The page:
Blaanc Borderless and Caeiro Capurso Team Up to Tackle Rural

Friday, September 16th, 2011 - Modern Interior

by Nicholas Tamarin | Thursday, September 15, 2011

Best Design News AFW-IMAGE-01 Blaanc Borderless and Caeiro Capurso Team Up to Tackle Rural Modern Interior Traditional Estufa Lorenas Spain San Juan Mixtepec Paz Sequeira Braga Mexico Lara Camilla Pinho Juan Jos Santiba Blaanc Borderless Architecture architecture Ana Morgado

Two decades ago, architect Juan José Santibañez decided that he would channel his professional knowledge into charity by helping 20 impoverished women in his native Mexico—many supporting families on their own with no access to healthcare and housing after being abandoned by husbands who have migrated in search of work—build their own homes. Now, two recently formed firms, Blaanc Borderless Architecture and Caeiro Capurso, are joining forces with the affordable housing pioneer to start the Adobe for Women Association, an organization that is planning the construction of another twenty sustainable houses in the indigenous village of San Juan Mixtepec, in the southern Mexican state of Oaxaca.

Best Design News AFW-IMAGE-01 Blaanc Borderless and Caeiro Capurso Team Up to Tackle Rural Modern Interior Traditional Estufa Lorenas Spain San Juan Mixtepec Paz Sequeira Braga Mexico Lara Camilla Pinho Juan Jos Santiba Blaanc Borderless Architecture architecture Ana Morgado Best Design News AFW-IMAGE-03 Blaanc Borderless and Caeiro Capurso Team Up to Tackle Rural Modern Interior Traditional Estufa Lorenas Spain San Juan Mixtepec Paz Sequeira Braga Mexico Lara Camilla Pinho Juan Jos Santiba Blaanc Borderless Architecture architecture Ana Morgado

True to its name, the houses will be built with adobe, as well as other local materials like bamboo. They will feature rectangular plans with private and public areas formed by two intersecting arches that cross in the center of the structures. Topped with solar panels, the houses will also include patios off the kitchens and be supported by a wooden structures lined with bamboo placed with gaps in between to allow for sunlight. Rain water will be collected from the roof and used in the kitchens and bathrooms, as well as for watering vegetable gardens after it passes through a gray water filter made up of gravel, plants, and coal. Traditional Estufa Lorenas, inherently energy efficient mud-and-sand stoves with chimneys that heat food with smoke from burning wood will be installed in the kitchens while “composting toilets,” a flushless system that turns human waste into nutrient products for the soil, will occupy the bathrooms and connect to a tube or chimney to expel hot air as it rises, leaving the indoor spaces with fresh air,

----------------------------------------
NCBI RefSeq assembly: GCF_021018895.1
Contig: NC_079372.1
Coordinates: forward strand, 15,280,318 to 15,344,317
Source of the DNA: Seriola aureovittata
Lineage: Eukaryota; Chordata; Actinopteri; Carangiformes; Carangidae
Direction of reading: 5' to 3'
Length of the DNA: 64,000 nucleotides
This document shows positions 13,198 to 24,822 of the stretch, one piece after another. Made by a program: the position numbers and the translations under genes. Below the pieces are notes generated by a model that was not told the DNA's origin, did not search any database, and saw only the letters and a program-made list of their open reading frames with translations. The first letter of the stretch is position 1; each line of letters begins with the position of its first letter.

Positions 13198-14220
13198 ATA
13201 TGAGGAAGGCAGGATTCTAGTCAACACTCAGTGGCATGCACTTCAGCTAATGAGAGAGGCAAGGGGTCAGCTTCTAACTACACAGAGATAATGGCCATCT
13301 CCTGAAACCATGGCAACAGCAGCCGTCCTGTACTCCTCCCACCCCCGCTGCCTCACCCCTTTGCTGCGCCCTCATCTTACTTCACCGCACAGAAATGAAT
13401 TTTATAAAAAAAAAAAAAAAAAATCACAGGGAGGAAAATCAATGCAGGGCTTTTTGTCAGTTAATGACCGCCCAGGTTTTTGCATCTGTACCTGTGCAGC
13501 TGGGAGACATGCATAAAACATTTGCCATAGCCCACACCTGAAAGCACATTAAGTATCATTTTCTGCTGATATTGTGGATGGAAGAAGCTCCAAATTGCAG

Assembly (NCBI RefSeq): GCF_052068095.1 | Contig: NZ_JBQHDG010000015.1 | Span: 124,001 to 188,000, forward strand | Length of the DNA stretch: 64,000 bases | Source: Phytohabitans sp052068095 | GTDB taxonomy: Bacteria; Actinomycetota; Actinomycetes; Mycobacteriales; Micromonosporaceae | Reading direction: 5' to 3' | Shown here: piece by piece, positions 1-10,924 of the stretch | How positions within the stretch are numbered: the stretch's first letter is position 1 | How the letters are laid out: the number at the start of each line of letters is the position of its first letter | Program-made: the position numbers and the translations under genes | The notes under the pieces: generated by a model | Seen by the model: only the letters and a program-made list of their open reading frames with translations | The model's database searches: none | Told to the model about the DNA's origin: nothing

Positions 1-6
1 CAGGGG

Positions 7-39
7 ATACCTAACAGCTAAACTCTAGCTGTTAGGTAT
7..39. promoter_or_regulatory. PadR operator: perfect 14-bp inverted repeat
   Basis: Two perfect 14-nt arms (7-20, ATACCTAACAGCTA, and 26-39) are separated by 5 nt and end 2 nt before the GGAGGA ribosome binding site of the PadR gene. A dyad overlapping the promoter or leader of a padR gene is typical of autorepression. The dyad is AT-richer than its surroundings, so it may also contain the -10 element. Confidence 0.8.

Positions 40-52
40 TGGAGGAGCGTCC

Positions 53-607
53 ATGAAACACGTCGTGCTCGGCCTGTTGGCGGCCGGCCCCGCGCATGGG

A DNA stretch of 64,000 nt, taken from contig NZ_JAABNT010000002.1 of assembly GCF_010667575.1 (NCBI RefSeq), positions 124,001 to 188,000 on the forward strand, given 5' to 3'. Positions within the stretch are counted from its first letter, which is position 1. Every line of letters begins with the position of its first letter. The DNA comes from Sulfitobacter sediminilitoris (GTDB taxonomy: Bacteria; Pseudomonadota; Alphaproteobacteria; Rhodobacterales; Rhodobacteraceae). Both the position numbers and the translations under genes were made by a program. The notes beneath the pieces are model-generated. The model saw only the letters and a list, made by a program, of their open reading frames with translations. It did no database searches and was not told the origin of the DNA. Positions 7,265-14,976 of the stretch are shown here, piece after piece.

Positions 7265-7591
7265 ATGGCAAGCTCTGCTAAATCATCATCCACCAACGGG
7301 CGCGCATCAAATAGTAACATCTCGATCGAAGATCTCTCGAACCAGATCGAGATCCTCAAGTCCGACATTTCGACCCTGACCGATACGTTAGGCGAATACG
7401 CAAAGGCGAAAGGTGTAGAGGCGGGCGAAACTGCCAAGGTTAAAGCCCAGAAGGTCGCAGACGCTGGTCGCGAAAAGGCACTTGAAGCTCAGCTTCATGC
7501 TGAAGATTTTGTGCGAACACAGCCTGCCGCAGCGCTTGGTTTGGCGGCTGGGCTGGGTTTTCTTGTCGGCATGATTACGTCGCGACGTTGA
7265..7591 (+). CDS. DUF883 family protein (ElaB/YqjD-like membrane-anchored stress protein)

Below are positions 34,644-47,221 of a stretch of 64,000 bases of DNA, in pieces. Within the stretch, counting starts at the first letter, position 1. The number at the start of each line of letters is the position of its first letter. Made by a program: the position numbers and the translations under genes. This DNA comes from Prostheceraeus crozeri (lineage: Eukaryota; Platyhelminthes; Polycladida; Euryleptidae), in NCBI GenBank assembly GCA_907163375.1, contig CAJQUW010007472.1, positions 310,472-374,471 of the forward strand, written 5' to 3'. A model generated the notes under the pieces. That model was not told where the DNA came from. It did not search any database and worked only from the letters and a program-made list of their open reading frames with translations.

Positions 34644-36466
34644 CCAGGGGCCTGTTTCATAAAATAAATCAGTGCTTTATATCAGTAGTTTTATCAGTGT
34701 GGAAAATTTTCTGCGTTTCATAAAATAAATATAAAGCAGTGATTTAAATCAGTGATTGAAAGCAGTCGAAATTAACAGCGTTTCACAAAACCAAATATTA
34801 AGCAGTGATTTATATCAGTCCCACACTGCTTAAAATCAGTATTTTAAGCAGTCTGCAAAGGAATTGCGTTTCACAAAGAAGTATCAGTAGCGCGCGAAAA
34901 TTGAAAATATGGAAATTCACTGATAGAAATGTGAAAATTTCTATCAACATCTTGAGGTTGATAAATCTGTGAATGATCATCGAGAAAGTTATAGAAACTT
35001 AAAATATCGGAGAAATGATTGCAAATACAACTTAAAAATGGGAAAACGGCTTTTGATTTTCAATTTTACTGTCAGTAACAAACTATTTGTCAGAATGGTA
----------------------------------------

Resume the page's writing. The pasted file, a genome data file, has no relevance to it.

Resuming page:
Best Design News AFW-IMAGE-01 Blaanc Borderless and Caeiro Capurso Team Up to Tackle Rural Modern Interior Traditional Estufa Lorenas Spain San Juan Mixtepec Paz Sequeira Braga Mexico Lara Camilla Pinho Juan Jos Santiba Blaanc Borderless Architecture architecture Ana Morgado Best Design News AFW-IMAGE-03 Blaanc Borderless and Caeiro Capurso Team Up to Tackle Rural Modern Interior Traditional Estufa Lorenas Spain San Juan Mixtepec Paz Sequeira Braga Mexico Lara Camilla Pinho Juan Jos Santiba Blaanc Borderless Architecture architecture Ana Morgado Best Design News AFW-IMAGE-02 Blaanc Borderless and Caeiro Capurso Team Up to Tackle Rural Modern Interior Traditional Estufa Lorenas Spain San Juan Mixtepec Paz Sequeira Braga Mexico Lara Camilla Pinho Juan Jos Santiba Blaanc Borderless Architecture architecture Ana Morgado

The construction of the first of the energy efficient houses, which will cost $ 5,275 each, began in March, with the women producing more than 40,000 adobe bricks using earth from nearby locales. Eight houses are currently in the works thanks to the help of a slew of volunteers, including local architecture students as ones based in Barcelona, Spain, and the  organizations Casa Tierra and Architecture for Humanity.

Blaanc Borderless Architecture, a women-only team of four architects, Ana Morgado, Lara Camilla Pinho, Carmo Sousa Macedo Caldeira and Maria da Paz Sequeira Braga, is based in Lisbon and Rio de Janeiro while Caeiro Capurso was founded in Oaxaca by architects João Caeiro and Fulvio Capurso.

Renderings courtesy of Blaanc Borderless Architecture.

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